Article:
Actor Chuck Norris, star of Walker, Texas Ranger, is suing medical device manufacturers for more than $10 million saying that gadolinium, a chemical that is used in MRI scans, poisoned his wife, Gena Norris.
“Gadolinium is a metal found in so-called contrast agents used in many MRIs,” says the Associated Press. “Studies have shown it is retrained by organs such as the brain, bones, and skin.”
The lawsuit claims that the gadolinium left her feeling weak, tired, in pain, and feeling burning sensations.
According to the American College of Radiology, gadolinium-based contrast agents have been used since the late 1980s in over 300 million patients for diagnostics and treatment. It is considered to provide “crucial, life-saving medical information,” the university states.
Cutter Law, who is representing Norris in the lawsuit, has been filing several lawsuits recently for those who claim that the chemical has harmed them.
In May, The United States Food and Drug Administration (FDA) stated that there is no evidence that the metal was found harmful. The same conclusion was reached by a European Union in July, but they have recommended suspending the use of it.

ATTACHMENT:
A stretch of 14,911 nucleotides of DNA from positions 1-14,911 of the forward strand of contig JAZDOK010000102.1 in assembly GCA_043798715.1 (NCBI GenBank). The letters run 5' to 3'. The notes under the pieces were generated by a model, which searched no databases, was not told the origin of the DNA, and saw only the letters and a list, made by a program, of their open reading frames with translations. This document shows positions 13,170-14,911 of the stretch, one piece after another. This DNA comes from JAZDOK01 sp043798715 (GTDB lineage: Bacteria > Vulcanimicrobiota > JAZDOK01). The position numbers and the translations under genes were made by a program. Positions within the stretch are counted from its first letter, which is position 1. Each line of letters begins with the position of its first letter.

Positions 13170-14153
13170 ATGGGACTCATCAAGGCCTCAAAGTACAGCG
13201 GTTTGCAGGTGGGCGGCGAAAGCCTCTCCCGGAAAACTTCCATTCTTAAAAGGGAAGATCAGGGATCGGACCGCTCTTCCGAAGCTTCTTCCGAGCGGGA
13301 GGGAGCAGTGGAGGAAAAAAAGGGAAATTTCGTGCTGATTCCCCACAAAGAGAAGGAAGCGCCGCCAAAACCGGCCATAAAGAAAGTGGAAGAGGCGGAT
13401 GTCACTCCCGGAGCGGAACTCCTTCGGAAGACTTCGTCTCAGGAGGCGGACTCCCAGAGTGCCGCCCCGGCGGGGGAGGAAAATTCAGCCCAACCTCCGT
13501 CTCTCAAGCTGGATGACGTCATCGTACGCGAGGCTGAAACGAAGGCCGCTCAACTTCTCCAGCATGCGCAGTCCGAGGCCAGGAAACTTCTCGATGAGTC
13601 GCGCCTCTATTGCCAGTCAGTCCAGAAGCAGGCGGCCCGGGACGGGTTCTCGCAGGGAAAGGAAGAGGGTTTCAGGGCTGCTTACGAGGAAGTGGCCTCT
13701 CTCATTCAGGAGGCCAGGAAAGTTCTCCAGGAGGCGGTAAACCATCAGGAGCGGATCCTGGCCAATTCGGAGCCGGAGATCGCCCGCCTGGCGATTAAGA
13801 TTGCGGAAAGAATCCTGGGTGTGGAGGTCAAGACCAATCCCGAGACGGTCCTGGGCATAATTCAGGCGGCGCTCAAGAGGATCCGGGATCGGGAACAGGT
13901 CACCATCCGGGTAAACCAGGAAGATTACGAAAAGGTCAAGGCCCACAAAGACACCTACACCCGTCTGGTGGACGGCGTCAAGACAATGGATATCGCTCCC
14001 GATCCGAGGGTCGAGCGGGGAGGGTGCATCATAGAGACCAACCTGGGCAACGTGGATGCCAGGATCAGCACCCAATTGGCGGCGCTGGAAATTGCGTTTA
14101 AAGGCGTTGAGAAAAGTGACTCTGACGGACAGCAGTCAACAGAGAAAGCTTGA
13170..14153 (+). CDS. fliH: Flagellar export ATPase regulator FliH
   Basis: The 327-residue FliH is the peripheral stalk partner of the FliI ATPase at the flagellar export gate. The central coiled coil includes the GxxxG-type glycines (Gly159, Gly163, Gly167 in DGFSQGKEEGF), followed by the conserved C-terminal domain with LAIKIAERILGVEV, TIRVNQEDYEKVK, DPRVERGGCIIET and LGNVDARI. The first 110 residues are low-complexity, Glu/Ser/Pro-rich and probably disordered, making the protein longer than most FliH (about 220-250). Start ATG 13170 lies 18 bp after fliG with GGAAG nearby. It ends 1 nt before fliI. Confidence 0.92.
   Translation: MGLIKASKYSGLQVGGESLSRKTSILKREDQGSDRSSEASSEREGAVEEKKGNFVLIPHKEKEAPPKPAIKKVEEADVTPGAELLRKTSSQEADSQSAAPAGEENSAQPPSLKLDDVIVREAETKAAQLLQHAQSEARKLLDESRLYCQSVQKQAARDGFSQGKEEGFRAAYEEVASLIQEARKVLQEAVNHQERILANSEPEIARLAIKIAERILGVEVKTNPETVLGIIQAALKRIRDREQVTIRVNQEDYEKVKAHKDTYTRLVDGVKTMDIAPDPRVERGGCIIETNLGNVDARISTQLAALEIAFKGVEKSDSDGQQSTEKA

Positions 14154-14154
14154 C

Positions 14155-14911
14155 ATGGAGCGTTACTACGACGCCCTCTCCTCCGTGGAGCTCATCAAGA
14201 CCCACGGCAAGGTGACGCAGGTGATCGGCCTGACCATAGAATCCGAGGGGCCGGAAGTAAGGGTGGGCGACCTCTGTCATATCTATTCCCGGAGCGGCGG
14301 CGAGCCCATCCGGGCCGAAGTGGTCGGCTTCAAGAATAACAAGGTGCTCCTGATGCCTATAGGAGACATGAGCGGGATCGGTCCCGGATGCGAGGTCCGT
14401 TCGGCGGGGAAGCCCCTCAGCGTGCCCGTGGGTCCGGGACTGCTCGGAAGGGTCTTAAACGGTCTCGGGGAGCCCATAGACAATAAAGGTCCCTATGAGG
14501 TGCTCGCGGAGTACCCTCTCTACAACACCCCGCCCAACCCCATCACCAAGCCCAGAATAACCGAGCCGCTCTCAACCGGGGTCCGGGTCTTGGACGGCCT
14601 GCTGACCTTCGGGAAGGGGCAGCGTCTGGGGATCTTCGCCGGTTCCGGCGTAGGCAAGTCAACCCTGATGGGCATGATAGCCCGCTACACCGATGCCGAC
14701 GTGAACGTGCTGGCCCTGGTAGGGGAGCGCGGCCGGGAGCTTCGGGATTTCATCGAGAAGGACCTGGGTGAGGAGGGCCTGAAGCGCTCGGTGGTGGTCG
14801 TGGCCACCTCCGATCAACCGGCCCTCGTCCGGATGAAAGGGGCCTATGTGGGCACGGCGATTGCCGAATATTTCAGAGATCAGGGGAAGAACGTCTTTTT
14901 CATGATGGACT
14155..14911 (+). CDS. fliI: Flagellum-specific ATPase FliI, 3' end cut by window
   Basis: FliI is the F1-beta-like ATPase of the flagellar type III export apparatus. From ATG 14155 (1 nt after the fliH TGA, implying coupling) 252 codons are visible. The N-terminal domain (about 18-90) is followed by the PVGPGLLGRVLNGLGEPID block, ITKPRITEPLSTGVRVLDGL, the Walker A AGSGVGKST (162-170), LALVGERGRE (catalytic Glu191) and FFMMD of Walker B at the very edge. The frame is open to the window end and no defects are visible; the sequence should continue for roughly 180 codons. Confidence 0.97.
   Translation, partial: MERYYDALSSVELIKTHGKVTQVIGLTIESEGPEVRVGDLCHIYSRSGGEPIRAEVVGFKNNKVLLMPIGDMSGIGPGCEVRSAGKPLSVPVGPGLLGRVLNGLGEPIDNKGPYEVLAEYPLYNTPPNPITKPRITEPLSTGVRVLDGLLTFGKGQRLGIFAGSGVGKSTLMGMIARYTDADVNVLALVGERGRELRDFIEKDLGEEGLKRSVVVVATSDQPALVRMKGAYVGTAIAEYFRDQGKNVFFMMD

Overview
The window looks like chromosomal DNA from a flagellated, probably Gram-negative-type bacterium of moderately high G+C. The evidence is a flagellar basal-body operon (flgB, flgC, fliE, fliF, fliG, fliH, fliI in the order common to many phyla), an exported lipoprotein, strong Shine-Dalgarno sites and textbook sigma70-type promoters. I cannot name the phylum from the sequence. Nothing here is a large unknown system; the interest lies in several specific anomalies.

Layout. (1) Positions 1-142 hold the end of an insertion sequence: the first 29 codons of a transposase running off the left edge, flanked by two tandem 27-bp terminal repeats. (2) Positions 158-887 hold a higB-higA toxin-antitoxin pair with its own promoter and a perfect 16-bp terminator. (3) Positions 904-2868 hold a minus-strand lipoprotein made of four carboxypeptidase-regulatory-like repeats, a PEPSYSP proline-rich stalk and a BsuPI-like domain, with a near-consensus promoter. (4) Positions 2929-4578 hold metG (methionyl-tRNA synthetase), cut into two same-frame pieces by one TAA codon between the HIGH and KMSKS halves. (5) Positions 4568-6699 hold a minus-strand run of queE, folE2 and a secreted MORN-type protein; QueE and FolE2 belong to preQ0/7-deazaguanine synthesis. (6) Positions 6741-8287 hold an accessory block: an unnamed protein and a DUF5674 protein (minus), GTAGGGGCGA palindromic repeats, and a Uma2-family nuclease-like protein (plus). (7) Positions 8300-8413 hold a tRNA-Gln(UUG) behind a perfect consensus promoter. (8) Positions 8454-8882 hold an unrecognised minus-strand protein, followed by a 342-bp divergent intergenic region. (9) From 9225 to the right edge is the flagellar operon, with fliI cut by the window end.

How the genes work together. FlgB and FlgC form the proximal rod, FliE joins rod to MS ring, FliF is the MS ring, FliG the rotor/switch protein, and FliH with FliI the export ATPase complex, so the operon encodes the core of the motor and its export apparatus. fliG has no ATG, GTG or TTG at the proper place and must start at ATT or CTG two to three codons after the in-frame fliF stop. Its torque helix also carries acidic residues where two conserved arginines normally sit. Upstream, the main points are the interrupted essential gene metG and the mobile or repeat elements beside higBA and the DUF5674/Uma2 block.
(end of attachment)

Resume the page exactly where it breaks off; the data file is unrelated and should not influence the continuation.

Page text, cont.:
“The Norris’ lawsuit acknowledges no official, publicly stated link between gadolinium and symptoms reported by people who believe the metal has affected their health. But that’s in part because blood and urine testing for gadolinium only became available recently and most doctors were not aware of any disease that was associated with gadolinium other than one that affects people with kidney problems,” the lawsuit says.
The lawsuit also accuses other gadolinium manufacturers of knowing about the risk without telling consumers.
According to Todd Walburg, an attorney for the Norrises, one of the major problems is that this is a condition that is usually underdiagnosed and misdiagnosed.
Norris filed the lawsuit on Wednesday in San Francisco.